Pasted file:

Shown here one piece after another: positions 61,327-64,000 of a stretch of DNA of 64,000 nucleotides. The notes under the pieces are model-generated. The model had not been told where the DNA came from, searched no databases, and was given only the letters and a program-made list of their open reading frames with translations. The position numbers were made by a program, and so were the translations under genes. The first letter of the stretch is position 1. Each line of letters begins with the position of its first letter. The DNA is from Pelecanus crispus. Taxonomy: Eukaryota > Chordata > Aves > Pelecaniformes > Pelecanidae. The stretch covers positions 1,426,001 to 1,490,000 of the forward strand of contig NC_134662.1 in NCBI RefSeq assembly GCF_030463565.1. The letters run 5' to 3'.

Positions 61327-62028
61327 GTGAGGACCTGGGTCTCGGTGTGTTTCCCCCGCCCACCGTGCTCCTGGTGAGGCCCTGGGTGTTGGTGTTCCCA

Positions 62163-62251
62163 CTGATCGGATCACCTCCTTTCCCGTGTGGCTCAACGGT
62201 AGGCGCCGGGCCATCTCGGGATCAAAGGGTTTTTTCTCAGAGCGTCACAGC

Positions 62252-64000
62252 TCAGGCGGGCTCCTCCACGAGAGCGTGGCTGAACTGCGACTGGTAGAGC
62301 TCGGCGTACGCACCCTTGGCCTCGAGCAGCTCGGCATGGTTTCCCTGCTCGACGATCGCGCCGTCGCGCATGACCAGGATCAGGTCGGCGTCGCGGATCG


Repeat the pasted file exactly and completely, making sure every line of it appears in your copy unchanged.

Shown here one piece after another: positions 61,327-64,000 of a stretch of DNA of 64,000 nucleotides. The notes under the pieces are model-generated. The model had not been told where the DNA came from, searched no databases, and was given only the letters and a program-made list of their open reading frames with translations. The position numbers were made by a program, and so were the translations under genes. The first letter of the stretch is position 1. Each line of letters begins with the position of its first letter. The DNA is from Pelecanus crispus. Taxonomy: Eukaryota > Chordata > Aves > Pelecaniformes > Pelecanidae. The stretch covers positions 1,426,001 to 1,490,000 of the forward strand of contig NC_134662.1 in NCBI RefSeq assembly GCF_030463565.1. The letters run 5' to 3'.

Positions 61327-62028
61327 GTGAGGACCTGGGTCTCGGTGTGTTTCCCCCGCCCACCGTGCTCCTGGTGAGGCCCTGGGTGTTGGTGTTCCCA

Positions 62163-62251
62163 CTGATCGGATCACCTCCTTTCCCGTGTGGCTCAACGGT
62201 AGGCGCCGGGCCATCTCGGGATCAAAGGGTTTTTTCTCAGAGCGTCACAGC

Positions 62252-64000
62252 TCAGGCGGGCTCCTCCACGAGAGCGTGGCTGAACTGCGACTGGTAGAGC
62301 TCGGCGTACGCACCCTTGGCCTCGAGCAGCTCGGCATGGTTTCCCTGCTCGACGATCGCGCCGTCGCGCATGACCAGGATCAGGTCGGCGTCGCGGATCG